Looking for new ways to generate additional sales? Want to get a great return on your sales and marketing investment? In Brad Humphrey's new "Tailgate Talk" column in August Pavement Maintenance & Reconstruction he urges contractors to return to those thrilling days of yesteryear when sales were made not by direct mail and not by e-mail, but by what Brad calls "shoe leather marketing."
Humphrey, who is president of Pinnacle Development Group, offers tips on why "shoe leather marketing" can be so effective and also offers insights into how best to approach it. Here's one of his success stories:
Humphrey says he has been working with a southwestern contractor and got a little creative in pursuing this "shoe leather marketing" approach: To enhance the contacts made by the owner and sales people, the contractor hired part-time a local college student for $10 per hour, and even puts him in one of his own company vehicles.
"The 19-year-old spends 15 to 20 hours a week blitzing areas in the contractor's market area, going almost door to door. He introduces himself, the contractor's company, and leaves behind a brochure -- all while getting as much personal information from the prospect as possible," Humphrey says.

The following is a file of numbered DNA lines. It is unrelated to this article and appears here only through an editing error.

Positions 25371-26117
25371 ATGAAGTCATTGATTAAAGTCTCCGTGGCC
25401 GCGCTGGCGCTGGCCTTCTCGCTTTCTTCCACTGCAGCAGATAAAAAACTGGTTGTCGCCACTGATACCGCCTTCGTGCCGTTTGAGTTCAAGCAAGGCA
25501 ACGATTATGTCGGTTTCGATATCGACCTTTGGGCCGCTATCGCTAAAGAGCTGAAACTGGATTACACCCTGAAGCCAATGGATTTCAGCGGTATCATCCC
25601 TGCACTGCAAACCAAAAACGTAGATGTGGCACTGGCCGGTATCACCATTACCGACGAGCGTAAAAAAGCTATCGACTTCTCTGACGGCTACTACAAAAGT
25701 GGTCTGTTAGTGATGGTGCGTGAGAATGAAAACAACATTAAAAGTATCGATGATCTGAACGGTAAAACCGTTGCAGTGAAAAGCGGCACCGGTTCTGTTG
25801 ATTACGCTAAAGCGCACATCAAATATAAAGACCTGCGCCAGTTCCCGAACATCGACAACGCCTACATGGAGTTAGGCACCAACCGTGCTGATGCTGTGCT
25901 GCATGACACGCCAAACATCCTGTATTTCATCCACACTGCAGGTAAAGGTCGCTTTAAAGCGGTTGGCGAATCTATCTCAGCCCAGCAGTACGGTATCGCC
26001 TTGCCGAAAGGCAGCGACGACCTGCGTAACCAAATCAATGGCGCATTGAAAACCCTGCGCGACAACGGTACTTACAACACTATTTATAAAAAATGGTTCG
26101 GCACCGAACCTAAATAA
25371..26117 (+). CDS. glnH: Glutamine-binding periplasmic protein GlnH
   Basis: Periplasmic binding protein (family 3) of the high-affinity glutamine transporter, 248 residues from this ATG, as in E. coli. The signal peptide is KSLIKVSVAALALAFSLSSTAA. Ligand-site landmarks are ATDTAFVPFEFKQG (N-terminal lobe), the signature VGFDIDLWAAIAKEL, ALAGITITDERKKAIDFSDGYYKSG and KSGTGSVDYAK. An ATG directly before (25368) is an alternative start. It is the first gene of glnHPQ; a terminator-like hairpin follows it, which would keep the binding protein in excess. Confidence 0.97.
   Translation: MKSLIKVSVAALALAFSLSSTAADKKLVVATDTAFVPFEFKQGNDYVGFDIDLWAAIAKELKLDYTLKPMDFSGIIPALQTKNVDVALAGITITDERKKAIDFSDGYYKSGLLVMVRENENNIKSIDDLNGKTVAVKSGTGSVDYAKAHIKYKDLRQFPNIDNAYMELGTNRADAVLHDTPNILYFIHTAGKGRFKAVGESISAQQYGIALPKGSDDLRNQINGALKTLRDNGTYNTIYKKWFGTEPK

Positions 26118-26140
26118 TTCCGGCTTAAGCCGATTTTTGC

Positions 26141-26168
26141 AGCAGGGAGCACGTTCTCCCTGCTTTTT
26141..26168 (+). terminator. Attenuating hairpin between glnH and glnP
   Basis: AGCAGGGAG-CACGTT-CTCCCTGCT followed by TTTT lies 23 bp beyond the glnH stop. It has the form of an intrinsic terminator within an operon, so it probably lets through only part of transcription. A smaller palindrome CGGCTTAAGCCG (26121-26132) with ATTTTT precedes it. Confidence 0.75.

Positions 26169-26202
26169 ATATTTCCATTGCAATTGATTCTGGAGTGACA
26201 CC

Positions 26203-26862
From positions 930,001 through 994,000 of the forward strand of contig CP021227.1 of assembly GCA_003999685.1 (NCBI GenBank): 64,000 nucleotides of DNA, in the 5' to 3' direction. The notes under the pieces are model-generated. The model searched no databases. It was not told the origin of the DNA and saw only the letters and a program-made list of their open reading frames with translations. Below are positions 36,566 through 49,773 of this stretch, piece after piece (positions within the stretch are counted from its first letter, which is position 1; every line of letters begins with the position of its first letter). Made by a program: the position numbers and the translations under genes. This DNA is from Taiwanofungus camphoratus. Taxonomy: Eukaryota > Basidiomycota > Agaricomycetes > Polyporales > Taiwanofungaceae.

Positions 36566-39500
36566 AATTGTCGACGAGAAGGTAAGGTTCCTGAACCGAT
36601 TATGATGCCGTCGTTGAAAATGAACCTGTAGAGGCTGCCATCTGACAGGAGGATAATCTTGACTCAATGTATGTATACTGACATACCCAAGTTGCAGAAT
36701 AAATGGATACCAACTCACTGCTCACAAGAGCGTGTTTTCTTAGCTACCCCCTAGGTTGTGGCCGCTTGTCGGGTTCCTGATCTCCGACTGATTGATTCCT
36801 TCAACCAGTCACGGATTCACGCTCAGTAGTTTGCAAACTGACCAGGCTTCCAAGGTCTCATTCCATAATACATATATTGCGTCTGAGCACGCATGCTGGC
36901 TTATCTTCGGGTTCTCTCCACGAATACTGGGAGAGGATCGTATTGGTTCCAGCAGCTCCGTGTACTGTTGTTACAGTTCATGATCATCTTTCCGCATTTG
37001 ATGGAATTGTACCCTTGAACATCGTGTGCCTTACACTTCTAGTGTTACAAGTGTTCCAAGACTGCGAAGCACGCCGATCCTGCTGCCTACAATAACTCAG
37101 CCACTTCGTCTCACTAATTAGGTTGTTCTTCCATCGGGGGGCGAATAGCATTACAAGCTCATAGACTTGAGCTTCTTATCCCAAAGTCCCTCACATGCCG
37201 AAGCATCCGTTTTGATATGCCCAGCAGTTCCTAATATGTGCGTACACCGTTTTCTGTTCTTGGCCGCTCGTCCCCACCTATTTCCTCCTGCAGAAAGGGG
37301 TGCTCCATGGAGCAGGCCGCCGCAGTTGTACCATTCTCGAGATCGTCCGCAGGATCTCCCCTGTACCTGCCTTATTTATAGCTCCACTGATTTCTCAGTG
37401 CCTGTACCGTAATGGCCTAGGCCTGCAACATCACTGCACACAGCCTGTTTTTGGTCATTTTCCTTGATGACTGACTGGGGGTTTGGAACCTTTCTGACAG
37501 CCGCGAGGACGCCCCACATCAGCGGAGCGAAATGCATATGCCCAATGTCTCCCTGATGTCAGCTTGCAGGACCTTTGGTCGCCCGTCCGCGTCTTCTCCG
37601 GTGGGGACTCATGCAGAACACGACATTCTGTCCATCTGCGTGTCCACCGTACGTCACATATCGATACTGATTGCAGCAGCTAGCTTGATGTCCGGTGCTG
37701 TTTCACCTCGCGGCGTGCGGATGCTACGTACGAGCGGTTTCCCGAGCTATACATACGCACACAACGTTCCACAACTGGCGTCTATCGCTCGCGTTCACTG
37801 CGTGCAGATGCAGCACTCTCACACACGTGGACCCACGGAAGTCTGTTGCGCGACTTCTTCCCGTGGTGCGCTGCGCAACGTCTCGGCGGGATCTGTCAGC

Humphrey says the thinking in this experiment was the contractor would be able to increase his leads by between 100 and 300 a week.
"If we have a closing rate of 30% that means that we may be giving ourselves another shot at 30-90 more jobs, at least that many more bid opportunities than we might have had before," Humphrey says. "Thus far the college student has made more than 1,000 contacts, turning almost 450 of those into follow-up calls from the contractor. To date he's closed 23 more jobs!" Humphrey says. "Think about this: For a little more than $1,000 in wages, about $200-$300 in brochures and business cards given out, and about $300-$400 in gas expenses, my friend has increased his scheduled jobs by 23."
To learn more about Brad's take on "shoe leather marketing" keep an eye out for "Tailgate Talk" in the August/September issue of Pavement Maintenance & Reconstruction.